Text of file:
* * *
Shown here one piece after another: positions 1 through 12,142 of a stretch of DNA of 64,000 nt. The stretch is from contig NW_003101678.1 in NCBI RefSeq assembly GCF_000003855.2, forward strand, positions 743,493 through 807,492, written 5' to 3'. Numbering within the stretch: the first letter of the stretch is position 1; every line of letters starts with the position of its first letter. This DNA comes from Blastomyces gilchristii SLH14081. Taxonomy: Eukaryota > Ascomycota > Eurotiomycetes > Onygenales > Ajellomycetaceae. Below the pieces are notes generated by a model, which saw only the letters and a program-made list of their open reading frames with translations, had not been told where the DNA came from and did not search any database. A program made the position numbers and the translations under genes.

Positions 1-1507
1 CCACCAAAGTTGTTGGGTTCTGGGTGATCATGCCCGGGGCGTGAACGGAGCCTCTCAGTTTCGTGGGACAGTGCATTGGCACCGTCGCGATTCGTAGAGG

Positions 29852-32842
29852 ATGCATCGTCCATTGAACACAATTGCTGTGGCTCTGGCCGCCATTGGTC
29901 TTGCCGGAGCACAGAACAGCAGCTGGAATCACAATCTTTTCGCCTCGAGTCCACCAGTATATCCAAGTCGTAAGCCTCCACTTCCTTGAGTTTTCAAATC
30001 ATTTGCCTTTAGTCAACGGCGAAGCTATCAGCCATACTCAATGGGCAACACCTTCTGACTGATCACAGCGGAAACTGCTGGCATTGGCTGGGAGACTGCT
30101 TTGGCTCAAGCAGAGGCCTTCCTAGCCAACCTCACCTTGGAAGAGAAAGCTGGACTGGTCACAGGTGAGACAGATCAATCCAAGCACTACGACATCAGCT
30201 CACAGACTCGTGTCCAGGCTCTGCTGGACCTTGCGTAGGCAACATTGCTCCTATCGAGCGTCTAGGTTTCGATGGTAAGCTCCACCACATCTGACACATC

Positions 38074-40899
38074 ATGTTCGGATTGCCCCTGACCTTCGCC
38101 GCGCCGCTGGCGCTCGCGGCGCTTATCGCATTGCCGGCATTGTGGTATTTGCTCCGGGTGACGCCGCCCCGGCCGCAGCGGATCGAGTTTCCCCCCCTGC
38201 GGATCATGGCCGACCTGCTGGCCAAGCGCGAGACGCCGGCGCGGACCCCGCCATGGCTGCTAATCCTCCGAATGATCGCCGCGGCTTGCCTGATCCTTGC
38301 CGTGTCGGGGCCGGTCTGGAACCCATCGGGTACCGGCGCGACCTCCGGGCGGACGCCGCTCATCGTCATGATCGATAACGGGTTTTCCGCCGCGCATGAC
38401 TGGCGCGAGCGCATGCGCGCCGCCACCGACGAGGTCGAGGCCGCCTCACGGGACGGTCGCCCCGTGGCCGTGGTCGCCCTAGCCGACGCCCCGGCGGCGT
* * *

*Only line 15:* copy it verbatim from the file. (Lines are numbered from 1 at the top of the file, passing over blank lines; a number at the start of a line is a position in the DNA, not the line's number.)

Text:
38401 TGGCGCGAGCGCATGCGCGCCGCCACCGACGAGGTCGAGGCCGCCTCACGGGACGGTCGCCCCGTGGCCGTGGTCGCCCTAGCCGACGCCCCGGCGGCGT